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Thank You M'am By Langston Hughes
Transcript of Thank You M'am By Langston Hughes
- Some sort of large city, probably Harlem in New York City
- In the early to mid-1900s. Mrs. Luella Bates Jones Washington (Round)
- A Larger African-American woman
- Knows how to raise a young man.
- Kind, generous, and trusting.
- Works at a hair salon in a hotel. Initial Incident - Roger tries to steal Mrs. Luella's purse but is too weak. He falls to the ground and Mrs. Jones kicks him and makes him pick up her purse. Mrs. Jones tells Roger about her job working at the beauty shop. They eat a dinner of ham and lima beans. Characters Roger (Protagonist and Antagonist)
- Poor young man who seems to be rather skinny and a bit frail.
- He has a dirty face
- Wearing tennis shoes, but one can clearly tell that he is not well dressed or presentable.
- Able to change for the better By Langston Hughes Prezi By Ethan Wu Characters Thank
You M'am "She was a large woman with a large purse that had everything in it but a hammer and nails." "'I have done things, too, which I would not tell you, son - neither tell God, if He didn't already know'" "He looked as if he were fourteen or fifteen, frail and willow-wild, in tennis shoes and blue jeans." "'Your face is dirty.'" "It was about eleven o'clock at night, dark..." "In another corner of the room behind a screen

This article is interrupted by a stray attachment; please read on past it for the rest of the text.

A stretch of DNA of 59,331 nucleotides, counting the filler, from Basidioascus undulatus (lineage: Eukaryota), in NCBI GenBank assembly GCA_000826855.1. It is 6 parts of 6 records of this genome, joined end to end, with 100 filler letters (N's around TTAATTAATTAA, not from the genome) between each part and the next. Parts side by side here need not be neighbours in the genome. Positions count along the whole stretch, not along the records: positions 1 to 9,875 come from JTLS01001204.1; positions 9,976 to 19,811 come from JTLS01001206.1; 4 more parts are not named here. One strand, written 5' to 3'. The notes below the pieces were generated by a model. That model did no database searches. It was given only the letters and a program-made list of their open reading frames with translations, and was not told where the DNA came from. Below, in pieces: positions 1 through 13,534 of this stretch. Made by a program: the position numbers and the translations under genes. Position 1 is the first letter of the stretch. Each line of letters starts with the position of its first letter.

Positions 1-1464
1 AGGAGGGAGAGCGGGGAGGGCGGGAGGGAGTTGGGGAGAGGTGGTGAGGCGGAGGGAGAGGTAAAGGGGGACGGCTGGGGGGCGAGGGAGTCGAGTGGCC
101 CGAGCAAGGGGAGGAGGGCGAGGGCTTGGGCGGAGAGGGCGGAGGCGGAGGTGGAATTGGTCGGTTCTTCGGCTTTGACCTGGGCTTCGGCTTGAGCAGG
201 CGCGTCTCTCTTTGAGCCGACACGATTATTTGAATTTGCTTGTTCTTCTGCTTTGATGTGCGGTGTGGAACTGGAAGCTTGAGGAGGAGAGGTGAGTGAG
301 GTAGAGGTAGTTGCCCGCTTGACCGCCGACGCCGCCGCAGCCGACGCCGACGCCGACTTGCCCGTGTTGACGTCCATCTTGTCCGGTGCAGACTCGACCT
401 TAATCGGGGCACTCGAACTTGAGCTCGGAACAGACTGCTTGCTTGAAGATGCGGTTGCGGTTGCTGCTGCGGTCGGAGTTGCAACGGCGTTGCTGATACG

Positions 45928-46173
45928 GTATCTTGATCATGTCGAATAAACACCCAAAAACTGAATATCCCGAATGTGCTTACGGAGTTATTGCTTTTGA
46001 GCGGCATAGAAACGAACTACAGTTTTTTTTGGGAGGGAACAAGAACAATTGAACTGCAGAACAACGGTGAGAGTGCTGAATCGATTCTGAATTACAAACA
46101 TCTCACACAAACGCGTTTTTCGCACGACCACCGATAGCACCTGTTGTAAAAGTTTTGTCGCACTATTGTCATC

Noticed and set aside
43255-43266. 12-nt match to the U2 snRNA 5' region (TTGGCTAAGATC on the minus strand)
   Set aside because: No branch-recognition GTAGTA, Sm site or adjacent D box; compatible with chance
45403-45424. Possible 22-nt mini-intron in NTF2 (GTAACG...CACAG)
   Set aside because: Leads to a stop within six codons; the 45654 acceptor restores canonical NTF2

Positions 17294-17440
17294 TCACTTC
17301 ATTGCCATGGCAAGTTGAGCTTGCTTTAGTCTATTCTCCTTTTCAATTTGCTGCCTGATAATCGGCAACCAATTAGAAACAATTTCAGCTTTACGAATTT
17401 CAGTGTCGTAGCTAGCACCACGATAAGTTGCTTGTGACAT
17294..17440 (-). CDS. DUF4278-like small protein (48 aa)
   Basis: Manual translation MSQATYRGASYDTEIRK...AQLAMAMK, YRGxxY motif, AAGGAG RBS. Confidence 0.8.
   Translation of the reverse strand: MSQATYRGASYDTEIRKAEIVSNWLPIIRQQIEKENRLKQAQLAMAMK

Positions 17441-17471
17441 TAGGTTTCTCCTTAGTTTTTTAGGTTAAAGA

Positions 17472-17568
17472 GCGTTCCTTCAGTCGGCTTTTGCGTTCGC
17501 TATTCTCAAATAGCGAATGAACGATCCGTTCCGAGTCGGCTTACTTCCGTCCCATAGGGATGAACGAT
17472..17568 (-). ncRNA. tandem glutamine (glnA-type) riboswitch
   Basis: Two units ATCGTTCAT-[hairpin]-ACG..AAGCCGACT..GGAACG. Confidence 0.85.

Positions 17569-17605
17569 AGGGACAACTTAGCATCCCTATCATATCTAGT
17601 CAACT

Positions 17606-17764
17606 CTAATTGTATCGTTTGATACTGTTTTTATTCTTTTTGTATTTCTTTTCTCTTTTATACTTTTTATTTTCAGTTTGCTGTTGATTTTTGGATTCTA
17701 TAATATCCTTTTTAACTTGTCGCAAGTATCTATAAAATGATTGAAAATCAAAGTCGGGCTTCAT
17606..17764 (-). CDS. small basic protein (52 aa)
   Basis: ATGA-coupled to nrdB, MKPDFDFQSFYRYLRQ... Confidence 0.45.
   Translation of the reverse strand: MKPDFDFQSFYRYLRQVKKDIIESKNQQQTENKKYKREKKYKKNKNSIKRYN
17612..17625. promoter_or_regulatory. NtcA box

was a gas plate and an icebox." Rising Action - Mrs. Luella Jones brings Roger to her apartment to teach him how to behave correctly and be more presentable. - She makes Roger wash his face in the sink, and after he does so, he sees the open door and decides against running away. "The door was open. He could make a dash for it down the hall. He could run, run, run, run!" - Mrs. Jones states that she has done some rather regrettable things, like everyone else. "The woman did not ask the boy anything about where he lived, or his folks, or anything else would embarrass him." Climax - Mrs. Jones gives Roger ten dollars to buy his blue suede shoes and wise advice too. "'Now here, take this ten dollars and buy yourself some blue suede shoes.'" "'And next time, do not make the mistake of latching onto my pocketbook nor nobody else’s—because shoes got by devilish ways will burn your feet... I wish you would behave yourself, son...'" Resolution Mrs. Luella Jones leads him out of the house, wishes him good night, and shuts the door on him before he can say anything. "The boy wanted to say something else other than, 'Thank you, ma’am' to Mrs. Luella Bates Washington Jones, but although his lips moved, he couldn’t even say that as he ... looked back at the large woman in the door. " Themes - With a little love and trust, anyone can improve - Things are best earned through your own deeds, not by taking from others. - It's best to ask before taking. Main Conflict - Person vs. Self - The conflict is internally within Roger. He wants to be trusted but at times he wants to run away and make a dash with the purse. It is resolved when Mrs. Jones gives him the money for the shoes, thus showing trust in him. - Other conflicts include Person vs Society (as society says you should not steal) and Person vs Person (when Roger physically tried to steal the purse). Point Of View - Third person omniscient "After he had dried his face and not knowing what else to do dried it again, the boy turned around, wondering what next." Langston Hughes - February 1, 1902 – May 22, 1967 - Hughes was born in Joplin, Missouri - Worked a crewman aboard the S.S. Malone in early adulthood - In 1930, he won the Harmon gold medal for literature - Best known for his work during the Harlem Renaissance. Poems such as "The Negro Speaks of Rivers" and "My People"